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DHH

Tony Award-winning playwright David Henry Hwang (M. BUTTERFLY) is in rehearsals for the Broadway premiere of his latest play CHINGLISH following a hugely successful run in Chicago at the historic Goodman Theater. DHH has graciously agreed to blog weekly throughout the rehearsal process to give our readers a glimpse into how a major theatrical production comes to life. 

Sometimes, you can start to dislike one of your own characters. A figure from CHINGLISH who has deepened through the New York leg of our journey is Peter Timms, a white English expat living in China, who our American businessman hires as his translator and consultant. Peter started out as a composite of the many non-Chinese expats I’d met during my trips over there. In some ways, they are the reverse of my parents: immigrants who traveled from the West to Asia. They could also, however, be considered the descendants of Colonialists from earlier centuries who settled in the “Orient” to rule and exploit it. And, in today’s bustling Chinese economy, Mandarin-speaking Westerners in their 20’s can experience a range of exciting opportunities which they would probably not have access to back home.

Peter, however, is not one of those young Westerners. He’s in his early-40’s, and has lived in China almost twenty years. Which means, he arrived there when the country was still poor, and foreigners relatively rare. So Peter’s a bit of a relic. When he first arrived, simply being a white guy who spoke Mandarin made him instantly employable. But China has changed a lot, and he doesn’t want to be left behind.

Peter Timms is played by Stephen Pucci, who really is British, and really does speak excellent Mandarin.

My dramaturg Oskar kept talking to me about one of Peter’s scenes: he first has a big fight with the American, then immediately confesses his history and insecurities.  Would anyone really to do that?  My wife also helped me think about Peter more deeply.

A few weeks ago, it hit me: I don’t like Peter. In fact, I feel contempt for him. Over a drink, I asked Oskar to psychoanalyze me: what was my problem? Oskar said, it’s ok if I don’t like a character, but if I feel contempt, that limits my ability to see him fully. He asked, “Did you feel differently about Peter when you wrote the first draft?”

I had. What had happened in the interim? Then I realized: months ago, I had cut a character from the play. An older woman, for whom Peter had done something nice. Ever since, Peter doesn’t do anything selfless in the play. He simply takes from China, without giving back.

So I wrote a new beat, where Peter does a similar good turn for another character in the play. And started to regain affection for my character. One might think that I would’ve remembered Peter’s good qualities from the first draft. But at least for me, the only thing that counts is what’s on the page. Once I cut something, it’s as if it never existed. Many of the tweaks I’ve been making in rehearsal lately continue to help me understand Peter more fully.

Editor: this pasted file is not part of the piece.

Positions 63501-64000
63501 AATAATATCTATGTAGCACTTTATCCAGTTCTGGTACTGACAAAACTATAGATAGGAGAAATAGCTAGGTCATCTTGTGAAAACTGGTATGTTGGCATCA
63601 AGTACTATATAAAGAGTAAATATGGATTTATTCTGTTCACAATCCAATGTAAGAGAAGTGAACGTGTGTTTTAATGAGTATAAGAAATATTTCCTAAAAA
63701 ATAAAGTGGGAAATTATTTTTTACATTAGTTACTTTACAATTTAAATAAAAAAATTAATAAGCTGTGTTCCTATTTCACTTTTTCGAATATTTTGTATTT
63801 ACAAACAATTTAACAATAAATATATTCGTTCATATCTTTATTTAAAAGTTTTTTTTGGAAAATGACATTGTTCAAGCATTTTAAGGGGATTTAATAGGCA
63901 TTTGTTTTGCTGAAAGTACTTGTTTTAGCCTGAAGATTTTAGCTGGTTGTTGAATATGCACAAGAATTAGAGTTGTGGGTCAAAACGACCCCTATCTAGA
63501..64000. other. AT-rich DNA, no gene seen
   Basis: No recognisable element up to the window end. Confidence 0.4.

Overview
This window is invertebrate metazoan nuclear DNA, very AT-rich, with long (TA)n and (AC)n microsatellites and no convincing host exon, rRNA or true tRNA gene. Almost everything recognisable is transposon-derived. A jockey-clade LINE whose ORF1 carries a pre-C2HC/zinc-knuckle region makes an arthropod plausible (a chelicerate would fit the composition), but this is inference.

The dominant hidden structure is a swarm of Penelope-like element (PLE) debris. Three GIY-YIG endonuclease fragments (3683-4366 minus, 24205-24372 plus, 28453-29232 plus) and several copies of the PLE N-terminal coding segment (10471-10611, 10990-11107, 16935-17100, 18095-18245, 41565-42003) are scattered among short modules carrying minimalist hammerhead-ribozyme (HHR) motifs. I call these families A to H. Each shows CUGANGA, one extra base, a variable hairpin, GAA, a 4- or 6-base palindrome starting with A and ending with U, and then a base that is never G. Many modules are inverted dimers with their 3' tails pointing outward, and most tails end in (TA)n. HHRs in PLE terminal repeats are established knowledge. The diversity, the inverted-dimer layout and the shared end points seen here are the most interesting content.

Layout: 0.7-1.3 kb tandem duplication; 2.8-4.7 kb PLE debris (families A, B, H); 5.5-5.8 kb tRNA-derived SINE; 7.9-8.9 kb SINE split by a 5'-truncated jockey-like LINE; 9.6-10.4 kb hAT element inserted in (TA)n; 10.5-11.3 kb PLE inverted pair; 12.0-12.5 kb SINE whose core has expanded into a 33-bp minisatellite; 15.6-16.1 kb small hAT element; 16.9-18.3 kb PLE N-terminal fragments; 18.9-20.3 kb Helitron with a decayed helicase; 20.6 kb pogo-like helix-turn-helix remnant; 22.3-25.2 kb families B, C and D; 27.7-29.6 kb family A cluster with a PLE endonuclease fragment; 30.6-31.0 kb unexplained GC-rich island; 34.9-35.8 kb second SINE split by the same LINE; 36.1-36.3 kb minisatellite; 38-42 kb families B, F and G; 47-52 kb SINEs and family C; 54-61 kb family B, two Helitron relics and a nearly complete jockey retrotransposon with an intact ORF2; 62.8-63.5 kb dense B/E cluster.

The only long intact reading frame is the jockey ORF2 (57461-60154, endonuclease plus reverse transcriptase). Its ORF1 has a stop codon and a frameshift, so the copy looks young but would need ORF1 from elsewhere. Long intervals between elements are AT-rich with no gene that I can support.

We’ve just finished our third week of rehearsals, an unusual one. We took a field trip to DC, where the Washington POST had organized a “Global China Summit,” bringing together diplomats, academics and experts from around the world to discuss the current state of China and its relationship to the rest of the world. CHINGLISH was invited to present a scene.

It’s complicated for me, as a Chinese American, to be included in a summit on China. I don’t speak the language, I’ve not studied much Chinese history, I certainly don’t consider myself any sort of expert. In fact, back in the 70’s and 80’s, when Asian American arts were starting to take off, we emphasized that we were exclusively American. When non-Asians associated us with our root cultures, that was racist. You know, the old, “Where are you really from?”

But as I’ve gotten older, China has become more fascinating to me. Also, I think many Asian Americans have become more comfortable embracing our “multiple identities.” We don’t have to be just one thing or the other; instead, we can accept all the influences that make us who we are.

So there we were, among figures like former Hong Kong Chief Executive C.H. Tung, Former British Foreign Secretary David Miliband, and Henry Kissinger, presenting a scene from our little play. In a lecture hall. After a long day of panels and speeches. I was a little nervous. Would people even stick around to watch us? And would they laugh?

Fortunately, they did. About 20 seconds in, we got our first big laugh, and after that, the scene played as well as it had in Chicago. I was happy that both Chinese and Westerners seemed to be having an equally good time. Our play gets a lot of comic mileage from misunderstandings and cultural differences, but I’d like to think it’s pretty even-handed, poking fun at both sides.

After DC, we went back into rehearsals, and, a few days later, shot our TV commercial. The week ended with a run-thru for friends and producers. We have only three more days in the rehearsal hall, before we move into the Longacre theatre. Which is all lit up for our arrival.

Looks pretty Broadway, huh? Thanks to actor Larry Zhang for the photo.

And I’m happy to say, thanks to some dramaturgical psychoanalysis, I once again appreciate all the characters in my play.

Week 3 ended with a hot and spicy Chinese dinner — appropriate since Guiyang, where our play is set, is famous for its peppers. From left to right: Jennifer, Gary, and our Cultural Advisors Joanna & Ken (photo again by Larry).

DHH’s previous Broadway rehearsal blogs:
Week 1
Week 2

7 Comments

  1. So dramaturgy is psychoanalysis? That makes so much sense!

  2. Can’t wait for the premiere!

  3. I would love to see this! I do feel you on how you feel about your character, however.